On a day she called "the perfect end" to her career, Roberta Vinci said goodbye to professional tennis on her terms in Rome.
"It's not easy, but I was concentrated on this day," Vinci told reporters after a three-set defeat to Aleksandra Krunic in the first round of the Internazionali BNL d'Italia.
"A week ago, [I took] the calendar, and went, nine, eight, seven - a countdown. I know I practiced less than usual. When I saw that I play today, I was happy - I tried to enjoy my game, finish in a good way, and say 'Thank you,' to all the people. Here in Rome was the perfect end of my career."
The 35-year-old's storied WTA career lasted two decades, saw her reach the Top 10 in singles and the World No.1 ranking in doubles - where she and Sara Errani became just the fifth duo all-time to win all four Grand Slam titles.
However, after a year-end ranking inside the Top 20 in four of the five seasons since 2012, Vinci fell outside the Top 100 to end 2017 - when she made the decision that the 2018 season, and, more specifically, the tournament at home in Rome, would be her last.
"I decided at the end of last year, and I said, 'Okay, relax, and try to play three or four more months and say goodbye to all the people,'" Vinci said.
"I never changed my mind during these months, so I was completely sure that I wanted to stop. I tried to arrive here in good form, in good shape...but now, I'm good. I can relax."
Despite a decorated list of accomplishments, Vinci made herself a true household name on a fateful September day just under three years ago, when she produced the upset heard around the world.
Unseeded, she came from a set down to stun Serena Williams in the semifinals of the US Open, ending the then-World No.1's bid for the calendar-year Grand Slam.
"A lot of time, a lot, a lot [I look back]! I had a lot of good memories. It's difficult to say something but...that was an incredible victory, the best victory of my life," Vinci reflected.
"The public can remember me with Serena, and the crowd and everything. It was an incredible day."
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That victory propelled Vinci into the first-ever all-Italian singles final at a Grand Slam, where she fell to Flavia Pennetta in straight sets.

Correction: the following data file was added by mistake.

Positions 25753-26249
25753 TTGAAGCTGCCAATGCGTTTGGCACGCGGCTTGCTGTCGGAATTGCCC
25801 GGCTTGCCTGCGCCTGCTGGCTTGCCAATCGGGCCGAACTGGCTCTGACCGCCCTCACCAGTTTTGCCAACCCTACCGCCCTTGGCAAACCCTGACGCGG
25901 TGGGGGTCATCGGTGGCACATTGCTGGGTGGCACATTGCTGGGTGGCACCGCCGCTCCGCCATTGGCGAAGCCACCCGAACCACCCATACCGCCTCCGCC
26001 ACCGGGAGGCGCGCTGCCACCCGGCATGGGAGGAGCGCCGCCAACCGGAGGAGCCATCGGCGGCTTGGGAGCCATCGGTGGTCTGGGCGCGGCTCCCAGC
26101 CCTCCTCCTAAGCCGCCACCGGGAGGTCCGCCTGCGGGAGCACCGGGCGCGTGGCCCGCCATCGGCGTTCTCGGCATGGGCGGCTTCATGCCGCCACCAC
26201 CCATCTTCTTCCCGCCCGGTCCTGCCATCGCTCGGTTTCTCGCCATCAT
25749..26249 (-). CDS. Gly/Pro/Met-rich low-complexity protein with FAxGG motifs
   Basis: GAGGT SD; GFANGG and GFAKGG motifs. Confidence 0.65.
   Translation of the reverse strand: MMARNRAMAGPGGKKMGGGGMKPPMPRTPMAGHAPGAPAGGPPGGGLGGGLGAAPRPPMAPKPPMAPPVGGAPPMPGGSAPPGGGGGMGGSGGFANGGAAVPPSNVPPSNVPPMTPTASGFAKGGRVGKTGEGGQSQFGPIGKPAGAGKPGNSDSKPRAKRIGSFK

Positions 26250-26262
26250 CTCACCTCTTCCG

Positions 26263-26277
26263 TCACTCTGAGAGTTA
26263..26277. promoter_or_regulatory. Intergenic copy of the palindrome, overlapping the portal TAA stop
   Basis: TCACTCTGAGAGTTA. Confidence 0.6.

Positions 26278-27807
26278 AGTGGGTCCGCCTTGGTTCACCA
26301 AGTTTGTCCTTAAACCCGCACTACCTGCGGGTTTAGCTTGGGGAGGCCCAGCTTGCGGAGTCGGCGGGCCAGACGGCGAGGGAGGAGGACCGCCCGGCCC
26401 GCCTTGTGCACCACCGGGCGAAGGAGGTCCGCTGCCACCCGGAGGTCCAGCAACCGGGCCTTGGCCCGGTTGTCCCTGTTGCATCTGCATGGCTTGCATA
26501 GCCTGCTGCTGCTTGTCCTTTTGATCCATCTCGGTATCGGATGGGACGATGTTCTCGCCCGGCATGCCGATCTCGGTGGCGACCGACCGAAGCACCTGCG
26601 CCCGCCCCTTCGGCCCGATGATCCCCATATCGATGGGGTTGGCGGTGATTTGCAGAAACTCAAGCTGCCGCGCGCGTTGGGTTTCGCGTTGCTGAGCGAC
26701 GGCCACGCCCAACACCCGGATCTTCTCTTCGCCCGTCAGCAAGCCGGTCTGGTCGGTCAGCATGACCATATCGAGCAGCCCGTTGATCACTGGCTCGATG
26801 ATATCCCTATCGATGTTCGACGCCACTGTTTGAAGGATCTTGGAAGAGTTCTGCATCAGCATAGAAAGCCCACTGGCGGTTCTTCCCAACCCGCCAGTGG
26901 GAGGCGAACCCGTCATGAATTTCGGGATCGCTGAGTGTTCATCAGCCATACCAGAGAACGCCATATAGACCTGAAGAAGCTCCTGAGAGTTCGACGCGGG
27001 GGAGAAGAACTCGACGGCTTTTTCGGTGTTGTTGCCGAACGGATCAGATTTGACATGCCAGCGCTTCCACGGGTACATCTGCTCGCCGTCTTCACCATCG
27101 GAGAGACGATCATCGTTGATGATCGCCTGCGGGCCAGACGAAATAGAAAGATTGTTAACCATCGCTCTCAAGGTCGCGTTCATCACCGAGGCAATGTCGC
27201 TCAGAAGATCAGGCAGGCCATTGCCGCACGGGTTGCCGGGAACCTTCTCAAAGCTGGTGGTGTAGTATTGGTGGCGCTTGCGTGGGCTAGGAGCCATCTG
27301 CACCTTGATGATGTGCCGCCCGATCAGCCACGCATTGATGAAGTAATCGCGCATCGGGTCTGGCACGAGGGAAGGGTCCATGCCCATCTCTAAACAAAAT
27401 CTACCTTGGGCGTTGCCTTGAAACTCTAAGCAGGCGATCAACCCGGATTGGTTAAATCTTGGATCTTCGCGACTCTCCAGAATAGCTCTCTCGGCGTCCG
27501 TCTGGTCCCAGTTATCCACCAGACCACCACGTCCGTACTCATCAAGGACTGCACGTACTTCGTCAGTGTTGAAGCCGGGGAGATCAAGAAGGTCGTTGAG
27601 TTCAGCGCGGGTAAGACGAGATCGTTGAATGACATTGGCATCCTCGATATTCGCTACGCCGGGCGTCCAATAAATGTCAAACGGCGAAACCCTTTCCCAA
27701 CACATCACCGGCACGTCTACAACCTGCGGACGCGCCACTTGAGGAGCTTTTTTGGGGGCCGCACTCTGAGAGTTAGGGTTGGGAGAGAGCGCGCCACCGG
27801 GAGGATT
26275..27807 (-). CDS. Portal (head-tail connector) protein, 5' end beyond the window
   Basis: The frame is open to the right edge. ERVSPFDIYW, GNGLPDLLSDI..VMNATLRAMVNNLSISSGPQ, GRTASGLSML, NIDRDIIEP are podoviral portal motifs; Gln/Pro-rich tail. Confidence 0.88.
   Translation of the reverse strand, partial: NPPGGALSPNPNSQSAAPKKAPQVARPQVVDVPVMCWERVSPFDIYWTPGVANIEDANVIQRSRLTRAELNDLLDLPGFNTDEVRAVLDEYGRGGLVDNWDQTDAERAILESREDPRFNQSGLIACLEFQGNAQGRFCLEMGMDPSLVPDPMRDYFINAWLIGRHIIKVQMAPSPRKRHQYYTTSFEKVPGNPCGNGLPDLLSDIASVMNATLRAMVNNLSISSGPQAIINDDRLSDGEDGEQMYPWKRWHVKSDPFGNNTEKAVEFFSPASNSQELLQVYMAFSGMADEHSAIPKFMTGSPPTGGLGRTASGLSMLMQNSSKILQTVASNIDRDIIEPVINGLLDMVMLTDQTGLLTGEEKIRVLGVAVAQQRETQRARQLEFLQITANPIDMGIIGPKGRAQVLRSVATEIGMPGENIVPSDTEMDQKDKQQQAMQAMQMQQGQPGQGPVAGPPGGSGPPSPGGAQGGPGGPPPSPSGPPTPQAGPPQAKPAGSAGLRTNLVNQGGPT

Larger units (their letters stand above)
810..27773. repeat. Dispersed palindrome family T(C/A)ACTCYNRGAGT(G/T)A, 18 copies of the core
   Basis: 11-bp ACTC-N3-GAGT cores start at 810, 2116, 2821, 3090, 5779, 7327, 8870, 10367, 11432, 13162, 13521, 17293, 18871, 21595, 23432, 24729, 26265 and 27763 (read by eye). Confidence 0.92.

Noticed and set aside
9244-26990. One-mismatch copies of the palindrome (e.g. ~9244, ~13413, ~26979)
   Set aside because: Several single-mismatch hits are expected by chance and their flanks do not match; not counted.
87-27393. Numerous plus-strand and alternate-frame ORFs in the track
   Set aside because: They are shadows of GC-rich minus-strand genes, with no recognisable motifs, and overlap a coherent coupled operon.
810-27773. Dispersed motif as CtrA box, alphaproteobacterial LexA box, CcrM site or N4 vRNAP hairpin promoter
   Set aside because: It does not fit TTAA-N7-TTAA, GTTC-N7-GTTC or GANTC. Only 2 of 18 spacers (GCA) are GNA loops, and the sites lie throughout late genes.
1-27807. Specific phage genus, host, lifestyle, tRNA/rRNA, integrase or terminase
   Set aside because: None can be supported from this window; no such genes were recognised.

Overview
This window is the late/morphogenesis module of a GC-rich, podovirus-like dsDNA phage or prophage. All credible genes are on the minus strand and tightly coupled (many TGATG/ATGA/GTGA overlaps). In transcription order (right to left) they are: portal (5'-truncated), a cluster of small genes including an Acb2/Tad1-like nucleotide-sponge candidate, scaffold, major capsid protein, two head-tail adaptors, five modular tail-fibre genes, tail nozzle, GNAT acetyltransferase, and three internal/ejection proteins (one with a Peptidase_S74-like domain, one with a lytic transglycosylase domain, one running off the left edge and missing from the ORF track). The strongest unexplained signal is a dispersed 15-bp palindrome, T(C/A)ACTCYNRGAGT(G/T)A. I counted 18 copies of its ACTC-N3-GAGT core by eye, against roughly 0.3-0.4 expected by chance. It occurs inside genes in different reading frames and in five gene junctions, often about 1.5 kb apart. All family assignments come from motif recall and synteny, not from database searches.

Nonetheless, it was that golden generation of Vinci, Pennetta - alongside Errani, former French Open champion Francesca Schiavone, and the also recently-retired Karin Knapp - which carried the flag for Italian tennis for the better part of two decades.
In addition to their individual accomplishments, the group were crowned Fed Cup champions on four occasions - in 2006, 2009, 2010 and 2013.
"It was nice to stay in that group. We are good friends, we play a lot of times, Fed Cup, together," she said.
"Now, it changes. Flavia is already gone, now me..and Francesca, soon, maybe, I don't know, and the new generation is coming - but I was honored to play with them in this group."
For nearly 20 seasons, a throwback style of tennis saw Vinci excel around a one-handed slice backhand in an era of power baseliners.
"I had a difficult and different kind of tennis - I know it's an old style," she said. "You have to stay in good form, and you have to run a lot, and you have to think about every single shot."
However, it was that very game which took her to heights, and gave her the achievements which she said she is most proud of.
"All the results that I had. Top 10, slams, and I'm so proud of myself. [There were] ups and downs, of course, in this, but I'm really proud of my tennis, myself and my career," Vinci reflected.
"I tried my best, and I'm really proud of everything."